TOPEKA – (March 18, 2013) – During an unusual one-month period, the State of Kansas has weighed in with the United States Supreme Court five times to defend Kansas laws in five cases that could imperil Kansas state law, Attorney General Derek Schmidt announced today.
The Attorney General’s Office, which represents the interests of the State of Kansas in the United States Supreme Court, frequently participates in cases either as a litigant or by filing a legal brief on questions before the Court. Five cases in a one-month period is an unusually rapid pace.
“None of these specific cases arose in Kansas, and the State of Kansas is not a party in any one of them,” Schmidt said. “But each of these cases raises a critical legal issue that, if decided adversely, could imperil the ability of Kansas to enforce certain state laws going forward. It’s important that our state’s voice and our legal position be heard by the Supreme Court during its consideration of these cases.”
The five cases are:
- Maryland v. King. On February 26, the Supreme Court heard oral arguments on the constitutionality of states collecting DNA samples, by the use of oral swabs, from certain arrestees. The Kansas law providing for DNA collection from certain arrestees has helped solve numerous major crimes. Schmidt joined in a legal brief defending the practice.
- Arizona v. Inter-Tribal Council of Arizona. On March 18, the Supreme Court heard oral arguments on the constitutionality of state laws that require voters to prove their U.S. citizenship at the time they register. Kansas is one of five states with such a law. Schmidt joined in a legal brief defending the authority of states to require such proof.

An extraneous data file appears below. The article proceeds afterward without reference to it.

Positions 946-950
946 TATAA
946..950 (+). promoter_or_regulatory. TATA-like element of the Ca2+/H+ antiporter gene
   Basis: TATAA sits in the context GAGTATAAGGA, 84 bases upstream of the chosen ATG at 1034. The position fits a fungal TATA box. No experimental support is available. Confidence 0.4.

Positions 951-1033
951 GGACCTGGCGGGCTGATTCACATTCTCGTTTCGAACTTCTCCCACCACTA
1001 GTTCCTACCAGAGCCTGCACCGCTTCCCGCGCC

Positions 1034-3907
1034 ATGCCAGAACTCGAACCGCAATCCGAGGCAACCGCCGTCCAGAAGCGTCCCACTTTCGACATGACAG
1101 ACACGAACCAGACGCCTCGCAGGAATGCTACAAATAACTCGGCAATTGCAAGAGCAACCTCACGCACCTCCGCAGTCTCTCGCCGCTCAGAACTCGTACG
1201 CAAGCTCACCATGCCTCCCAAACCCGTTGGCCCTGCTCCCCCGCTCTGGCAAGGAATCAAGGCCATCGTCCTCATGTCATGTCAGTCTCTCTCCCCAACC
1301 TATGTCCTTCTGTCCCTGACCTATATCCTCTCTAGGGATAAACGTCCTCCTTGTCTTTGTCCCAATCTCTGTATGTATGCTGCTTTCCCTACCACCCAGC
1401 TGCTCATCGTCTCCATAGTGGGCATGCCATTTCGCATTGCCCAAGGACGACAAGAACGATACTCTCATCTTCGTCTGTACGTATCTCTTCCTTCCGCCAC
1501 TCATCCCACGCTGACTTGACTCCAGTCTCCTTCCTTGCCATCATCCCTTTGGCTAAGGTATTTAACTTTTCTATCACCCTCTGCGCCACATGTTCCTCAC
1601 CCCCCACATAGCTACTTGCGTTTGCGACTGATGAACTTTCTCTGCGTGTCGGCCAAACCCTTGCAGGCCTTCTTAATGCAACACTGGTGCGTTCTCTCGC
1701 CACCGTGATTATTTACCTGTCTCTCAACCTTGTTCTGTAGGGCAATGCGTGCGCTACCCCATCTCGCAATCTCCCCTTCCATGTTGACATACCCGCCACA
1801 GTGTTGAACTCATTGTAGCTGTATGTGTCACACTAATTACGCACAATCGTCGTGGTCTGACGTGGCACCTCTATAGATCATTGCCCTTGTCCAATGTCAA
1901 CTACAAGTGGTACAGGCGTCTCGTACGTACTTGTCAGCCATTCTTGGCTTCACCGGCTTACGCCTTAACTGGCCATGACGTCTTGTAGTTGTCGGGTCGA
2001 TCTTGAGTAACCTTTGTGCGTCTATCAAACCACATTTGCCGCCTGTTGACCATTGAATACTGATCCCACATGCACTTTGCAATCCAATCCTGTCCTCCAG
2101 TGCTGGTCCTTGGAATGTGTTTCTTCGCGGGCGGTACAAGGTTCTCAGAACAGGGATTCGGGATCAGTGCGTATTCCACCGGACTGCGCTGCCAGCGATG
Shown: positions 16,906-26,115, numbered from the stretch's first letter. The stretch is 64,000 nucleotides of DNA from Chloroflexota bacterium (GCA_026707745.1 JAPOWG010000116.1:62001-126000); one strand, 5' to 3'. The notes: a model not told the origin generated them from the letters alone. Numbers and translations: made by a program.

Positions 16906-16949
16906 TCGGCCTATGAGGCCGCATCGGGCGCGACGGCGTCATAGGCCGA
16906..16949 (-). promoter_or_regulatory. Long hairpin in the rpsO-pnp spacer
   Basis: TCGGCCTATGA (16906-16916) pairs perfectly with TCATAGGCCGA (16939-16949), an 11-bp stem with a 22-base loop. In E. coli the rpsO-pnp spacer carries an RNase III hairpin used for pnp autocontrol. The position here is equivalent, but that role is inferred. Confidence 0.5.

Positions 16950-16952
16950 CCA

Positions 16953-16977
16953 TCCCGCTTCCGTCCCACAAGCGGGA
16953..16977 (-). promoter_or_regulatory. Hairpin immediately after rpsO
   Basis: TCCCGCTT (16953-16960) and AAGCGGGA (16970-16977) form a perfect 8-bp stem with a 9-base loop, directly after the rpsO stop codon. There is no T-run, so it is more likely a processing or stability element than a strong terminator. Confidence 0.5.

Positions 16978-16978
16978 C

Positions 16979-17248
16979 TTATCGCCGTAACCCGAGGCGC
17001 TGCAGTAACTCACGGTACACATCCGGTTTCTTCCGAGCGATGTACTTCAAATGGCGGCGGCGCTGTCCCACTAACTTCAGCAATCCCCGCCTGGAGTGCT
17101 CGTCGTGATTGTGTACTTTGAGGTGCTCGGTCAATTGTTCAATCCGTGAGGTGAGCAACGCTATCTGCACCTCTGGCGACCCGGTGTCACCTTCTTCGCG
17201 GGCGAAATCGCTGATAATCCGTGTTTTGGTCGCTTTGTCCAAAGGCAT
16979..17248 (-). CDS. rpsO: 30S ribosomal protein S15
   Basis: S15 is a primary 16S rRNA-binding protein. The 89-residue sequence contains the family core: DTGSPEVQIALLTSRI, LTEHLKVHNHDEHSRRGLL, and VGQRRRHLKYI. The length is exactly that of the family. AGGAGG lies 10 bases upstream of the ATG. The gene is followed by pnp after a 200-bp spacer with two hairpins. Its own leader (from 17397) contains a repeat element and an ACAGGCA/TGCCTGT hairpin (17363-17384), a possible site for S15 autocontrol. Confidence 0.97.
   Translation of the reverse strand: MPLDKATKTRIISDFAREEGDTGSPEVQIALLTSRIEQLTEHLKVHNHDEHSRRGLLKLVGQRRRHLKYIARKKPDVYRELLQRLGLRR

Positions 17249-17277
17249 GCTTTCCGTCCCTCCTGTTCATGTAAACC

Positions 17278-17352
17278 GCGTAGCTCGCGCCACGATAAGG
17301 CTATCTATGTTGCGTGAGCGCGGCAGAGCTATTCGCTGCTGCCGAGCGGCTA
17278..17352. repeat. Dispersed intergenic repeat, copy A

- Dan’s City Used Cars v. Pelkey. On March 20, the Supreme Court will hear oral arguments about whether federal law pre-empts state laws, including state consumer protection laws such as the Kansas Consumer Protection Act, from being applied to the activities of certain towing companies. Schmidt joined in a legal brief defending the authority of states to enforce their consumer protection laws.
- Hollingsworth v. Perry. On March 26, the Supreme Court will hear oral arguments on the constitutionality of state laws defining marriage as the union of one man and one woman only. The Kansas Constitution defines marriage in that manner. Schmidt joined in a legal brief defending the authority of states to enact and enforce traditional-marriage provisions like that in the Kansas Constitution.
- U.S. v. Windsor. On March 27, the Supreme Court will hear oral arguments on the constitutionality of the federal Defense of Marriage Act, which provides that no state is required to recognize a same-sex marriage performed in another state. The Kansas Constitution defines marriage as the union of one man and one woman only, and Schmidt joined in a legal brief defending the authority of Kansas to enforce its constitutional provision and decline to recognize same-sex marriages performed in other states.
“One of the critical roles of the Attorney General is defending the authority of Kansans to govern ourselves through the enactment and enforcement of our state laws,” Schmidt said. “I take that responsibility seriously, and this month we are being called upon to perform that task with unusual frequency in the nation’s highest court.”